During the next few weeks leading up to Israel's 60th Anniversary, I am interrupting the pattern of examining the vocabulary of the siddur to highlight aspects of our liturgy that emphasize our connection to the land. With so much misrepresentation being made about us, most especially these days by the United Methodist Church, I thought it would be valuable to illustrate for you how Israel has remained central to our aspirations from Biblical times to the present. No document is better suited than the prayer book to make the point. The selections are not in chronological order, but presented to make the point.
Here it is the earliest days of spring, and I have fresh grapes in my kitchen. It is sort of ridiculous to presume that I can have fresh grapes anywhere in North America at this time of year – the growing season is just beginning. I am sure they were flown in from Chile or Australia or somewhere that summer is beginning to wane.
We are raising a generation of children who may or may not be aware that trees and fields are necessary to the process. What pops into their mouths will not recall a certain kind of weather when they are older. They have no sense that there is such a thing as seasonal produce. And they may even believe that fresh fruit is in abundant supply in the back room of the local supermarket – not connected to the land from which it grows.
By contrast, the second brakha of Birkat HaMazon, Grace after Meals, affirms an extreme in the other direction. Torah declares that we should offer blessings to God when we have eaten and satisfied our hunger for the land we have been given. The "land" means the "Land," that is, the Land of Israel. Not everything we eat is produced in the Holy Land, but the words that emerge from our mouths are to declare that we are nourished by the Land of Israel as if our food all came from there.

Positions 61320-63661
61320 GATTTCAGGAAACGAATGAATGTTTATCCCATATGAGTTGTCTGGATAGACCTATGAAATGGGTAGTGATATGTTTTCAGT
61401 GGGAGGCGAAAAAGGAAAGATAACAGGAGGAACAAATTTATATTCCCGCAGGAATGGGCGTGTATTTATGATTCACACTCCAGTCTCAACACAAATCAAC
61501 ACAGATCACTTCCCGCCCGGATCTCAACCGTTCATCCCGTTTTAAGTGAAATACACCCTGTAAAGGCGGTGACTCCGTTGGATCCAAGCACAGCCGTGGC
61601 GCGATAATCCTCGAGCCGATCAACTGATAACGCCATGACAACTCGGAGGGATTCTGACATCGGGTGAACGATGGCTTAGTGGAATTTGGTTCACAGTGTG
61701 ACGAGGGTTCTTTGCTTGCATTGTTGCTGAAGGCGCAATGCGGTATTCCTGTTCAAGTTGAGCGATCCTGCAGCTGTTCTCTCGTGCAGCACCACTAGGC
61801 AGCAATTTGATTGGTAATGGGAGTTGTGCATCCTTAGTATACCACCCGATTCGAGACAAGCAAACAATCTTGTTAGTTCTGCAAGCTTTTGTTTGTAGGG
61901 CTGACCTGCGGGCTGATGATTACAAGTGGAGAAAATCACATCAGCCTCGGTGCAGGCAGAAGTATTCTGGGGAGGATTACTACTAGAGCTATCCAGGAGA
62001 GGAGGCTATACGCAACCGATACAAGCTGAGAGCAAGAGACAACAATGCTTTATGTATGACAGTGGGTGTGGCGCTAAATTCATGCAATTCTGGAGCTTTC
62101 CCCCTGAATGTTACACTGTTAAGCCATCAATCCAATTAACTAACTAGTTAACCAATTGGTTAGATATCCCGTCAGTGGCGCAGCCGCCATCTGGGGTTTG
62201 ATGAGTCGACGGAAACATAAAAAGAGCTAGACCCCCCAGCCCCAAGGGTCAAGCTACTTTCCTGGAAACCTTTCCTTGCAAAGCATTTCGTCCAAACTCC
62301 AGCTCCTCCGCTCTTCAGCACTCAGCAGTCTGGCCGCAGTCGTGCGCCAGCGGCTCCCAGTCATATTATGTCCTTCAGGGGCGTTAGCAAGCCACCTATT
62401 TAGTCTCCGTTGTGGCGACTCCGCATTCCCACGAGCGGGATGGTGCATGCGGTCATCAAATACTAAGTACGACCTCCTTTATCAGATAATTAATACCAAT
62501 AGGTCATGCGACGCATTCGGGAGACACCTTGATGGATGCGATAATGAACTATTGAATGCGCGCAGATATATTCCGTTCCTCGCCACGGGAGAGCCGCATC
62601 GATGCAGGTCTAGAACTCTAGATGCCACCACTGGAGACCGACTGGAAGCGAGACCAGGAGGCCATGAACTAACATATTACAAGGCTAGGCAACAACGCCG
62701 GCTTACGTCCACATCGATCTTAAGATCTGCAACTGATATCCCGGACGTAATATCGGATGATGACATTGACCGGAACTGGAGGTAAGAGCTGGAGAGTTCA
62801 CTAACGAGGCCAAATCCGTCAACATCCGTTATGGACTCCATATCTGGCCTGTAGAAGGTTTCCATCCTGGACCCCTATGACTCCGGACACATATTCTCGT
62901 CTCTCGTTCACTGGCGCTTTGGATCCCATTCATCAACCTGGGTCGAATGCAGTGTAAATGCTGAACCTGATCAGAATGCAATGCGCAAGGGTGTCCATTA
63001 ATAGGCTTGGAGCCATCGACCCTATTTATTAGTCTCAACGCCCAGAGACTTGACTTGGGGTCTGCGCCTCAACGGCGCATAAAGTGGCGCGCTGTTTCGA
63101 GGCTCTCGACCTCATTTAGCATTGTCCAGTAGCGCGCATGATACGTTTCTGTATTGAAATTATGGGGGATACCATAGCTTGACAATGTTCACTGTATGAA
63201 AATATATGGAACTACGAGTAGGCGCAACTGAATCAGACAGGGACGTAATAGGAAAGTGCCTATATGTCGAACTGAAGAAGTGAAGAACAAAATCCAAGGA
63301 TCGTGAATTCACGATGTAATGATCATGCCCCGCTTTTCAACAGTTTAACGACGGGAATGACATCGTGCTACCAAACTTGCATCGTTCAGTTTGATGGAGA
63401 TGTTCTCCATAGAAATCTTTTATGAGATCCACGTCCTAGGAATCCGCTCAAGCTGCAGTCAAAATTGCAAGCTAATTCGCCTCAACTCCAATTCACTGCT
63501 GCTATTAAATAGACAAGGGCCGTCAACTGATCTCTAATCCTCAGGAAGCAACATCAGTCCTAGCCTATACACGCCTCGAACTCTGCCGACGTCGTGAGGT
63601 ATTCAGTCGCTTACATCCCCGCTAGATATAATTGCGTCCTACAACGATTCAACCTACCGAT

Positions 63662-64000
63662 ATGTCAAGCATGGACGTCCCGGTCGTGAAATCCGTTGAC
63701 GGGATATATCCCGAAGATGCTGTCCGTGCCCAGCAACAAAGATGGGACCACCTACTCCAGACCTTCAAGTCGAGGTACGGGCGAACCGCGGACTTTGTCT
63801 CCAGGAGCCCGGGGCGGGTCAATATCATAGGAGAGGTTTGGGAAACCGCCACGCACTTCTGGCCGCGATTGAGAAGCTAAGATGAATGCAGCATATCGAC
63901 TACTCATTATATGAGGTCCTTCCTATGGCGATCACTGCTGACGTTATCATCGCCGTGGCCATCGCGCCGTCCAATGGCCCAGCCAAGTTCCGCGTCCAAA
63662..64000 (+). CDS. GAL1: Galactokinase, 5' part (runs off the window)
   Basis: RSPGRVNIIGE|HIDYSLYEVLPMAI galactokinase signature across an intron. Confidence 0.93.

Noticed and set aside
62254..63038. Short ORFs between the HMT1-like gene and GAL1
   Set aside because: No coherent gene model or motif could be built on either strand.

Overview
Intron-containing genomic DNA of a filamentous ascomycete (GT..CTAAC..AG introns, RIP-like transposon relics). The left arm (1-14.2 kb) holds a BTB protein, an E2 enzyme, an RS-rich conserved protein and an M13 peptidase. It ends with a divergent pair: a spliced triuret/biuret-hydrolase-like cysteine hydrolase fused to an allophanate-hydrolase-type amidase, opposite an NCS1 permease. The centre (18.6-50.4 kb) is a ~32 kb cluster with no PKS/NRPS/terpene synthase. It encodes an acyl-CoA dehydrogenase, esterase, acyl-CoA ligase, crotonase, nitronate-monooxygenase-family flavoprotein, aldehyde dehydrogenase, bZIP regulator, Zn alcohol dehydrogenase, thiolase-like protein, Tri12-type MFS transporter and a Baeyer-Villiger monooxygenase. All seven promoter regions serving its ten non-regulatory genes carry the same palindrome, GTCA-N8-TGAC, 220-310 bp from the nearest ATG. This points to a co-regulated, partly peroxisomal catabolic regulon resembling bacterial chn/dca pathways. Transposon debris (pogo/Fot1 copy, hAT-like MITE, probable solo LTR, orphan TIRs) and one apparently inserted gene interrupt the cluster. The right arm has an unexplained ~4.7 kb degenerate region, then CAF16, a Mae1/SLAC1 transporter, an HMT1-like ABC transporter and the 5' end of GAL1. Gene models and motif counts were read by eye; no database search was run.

A pious Jew will recite this blessing two or three times a day, affirming that Israel is a place of sustenance for us in a very literal sense. That affirmation itself would thus be made dozens of times a week, scores of times a month, hundreds of times a year. We are sustained by that knowledge and faith just as surely as we are sustained by the food the God provides from the good land. When I taste a falafel, an orange or a pita, it may make sense that I call to mind the meals I have enjoyed in Israel. Our connection to the land would have me recall Israel with macadamia nuts, guacamole and single-malt scotch as well.
When we offer the brakha "al ha'aretz v'al hamazon" we affirm that our hunger is satisfied not only by food, but by our connection to Israel.